Looking Back at 2013's Last Week of Fundraising, Part 1
The last six days of 2013 have a different meaning for fundraisers. Instead of a post-Christmas “catch your breath” opportunity, they are vital times for raising last-minute income to ease the journey into the new year.
As a donor to 17 nonprofits in 2013 (and a lapsed donor to others), I decided to keep track of the mail and e-mails I received — as well as the receipts for the year-end donations I mailed on Dec. 20 — and share my observations with you.
This week, I’ll focus on e-mails received, and next week I’ll explore direct mail, receipting, and a random comment or two. While my “database” is much smaller than, for example, Who’s Mailing What!, there is certainly much to be learned anytime we take a few minutes to look carefully at what others send to donors to raise funds.
Between Dec. 26 and 31, I received 20 e-mails from 13 different nonprofits. Most were national organizations, but two were from local charities. Save the Children sent out the most — four — followed by Opportunity International with three. Two other nonprofits (CARE and World Wildlife Fund) sent two, while the remainder sent only one in the last six days of 2013.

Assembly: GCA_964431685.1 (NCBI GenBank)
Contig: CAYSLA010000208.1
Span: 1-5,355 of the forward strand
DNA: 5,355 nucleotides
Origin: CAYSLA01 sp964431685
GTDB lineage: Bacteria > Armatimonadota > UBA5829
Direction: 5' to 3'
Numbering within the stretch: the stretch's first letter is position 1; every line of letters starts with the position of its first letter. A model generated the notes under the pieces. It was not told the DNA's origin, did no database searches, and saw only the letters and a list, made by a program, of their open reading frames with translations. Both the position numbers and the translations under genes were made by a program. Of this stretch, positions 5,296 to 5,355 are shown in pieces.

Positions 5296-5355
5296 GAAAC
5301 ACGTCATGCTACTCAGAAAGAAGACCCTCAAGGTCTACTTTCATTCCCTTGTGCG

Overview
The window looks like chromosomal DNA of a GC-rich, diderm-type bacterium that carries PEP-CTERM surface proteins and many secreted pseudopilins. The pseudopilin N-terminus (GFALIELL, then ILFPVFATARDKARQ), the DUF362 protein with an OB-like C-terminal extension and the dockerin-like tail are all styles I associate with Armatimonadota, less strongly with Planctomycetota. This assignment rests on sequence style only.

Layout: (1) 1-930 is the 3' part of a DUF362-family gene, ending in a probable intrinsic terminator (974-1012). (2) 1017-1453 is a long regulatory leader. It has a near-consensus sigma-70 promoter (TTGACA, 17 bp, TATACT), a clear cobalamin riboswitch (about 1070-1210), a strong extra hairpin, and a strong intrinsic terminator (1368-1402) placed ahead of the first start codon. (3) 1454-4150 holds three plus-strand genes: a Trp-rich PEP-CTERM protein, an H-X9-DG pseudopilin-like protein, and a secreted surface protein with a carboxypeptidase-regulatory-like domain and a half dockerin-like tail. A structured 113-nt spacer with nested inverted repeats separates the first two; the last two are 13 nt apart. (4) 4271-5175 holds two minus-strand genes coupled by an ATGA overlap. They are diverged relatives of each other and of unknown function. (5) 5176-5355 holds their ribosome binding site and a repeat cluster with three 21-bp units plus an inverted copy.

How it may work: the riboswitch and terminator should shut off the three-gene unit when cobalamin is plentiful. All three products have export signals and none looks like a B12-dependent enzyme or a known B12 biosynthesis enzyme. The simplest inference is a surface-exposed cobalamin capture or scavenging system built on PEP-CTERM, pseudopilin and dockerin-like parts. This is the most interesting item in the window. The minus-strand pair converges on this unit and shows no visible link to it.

Preferred delivery day
Without question, Dec. 31 was “the” day for e-mail — half of the ones I received came that day. Here’s the daily breakdown:
- Thursday, Dec. 26 – one e-mail
- Friday, Dec. 27 – two e-mails
- Saturday, Dec. 28 – two e-mails
- Sunday, Dec. 29 – one e-mail
- Monday, Dec. 30 – three e-mails
- Tuesday, Dec. 31 – 10 e-mails
- Wednesday, Jan. 1 – one e-mail (this one was actually sent at 10:05 a.m. on the 31st, but it apparently hung out celebrating somewhere and failed to arrive until 9:10 p.m. on the first)
Not surprisingly, 13 of the e-mails referenced time — last chance, "only 4 more days," midnight, there’s still time, etc. But seven had your basic “business as usual” subject line. This seems to squander a wonderful opportunity to encourage giving, as year-end is a time when many generous people think about getting in a last gift. Also, only one mentioned “tax deductible.” I don’t know if that’s the result of testing or not, but given the sophistication of many of the senders of these e-mails, I suspect it is (and welcome anyone willing to share test results to do so in the comments below).
Pamela Barden is an independent fundraising consultant focused on direct response. You can read more of her fundraising columns here.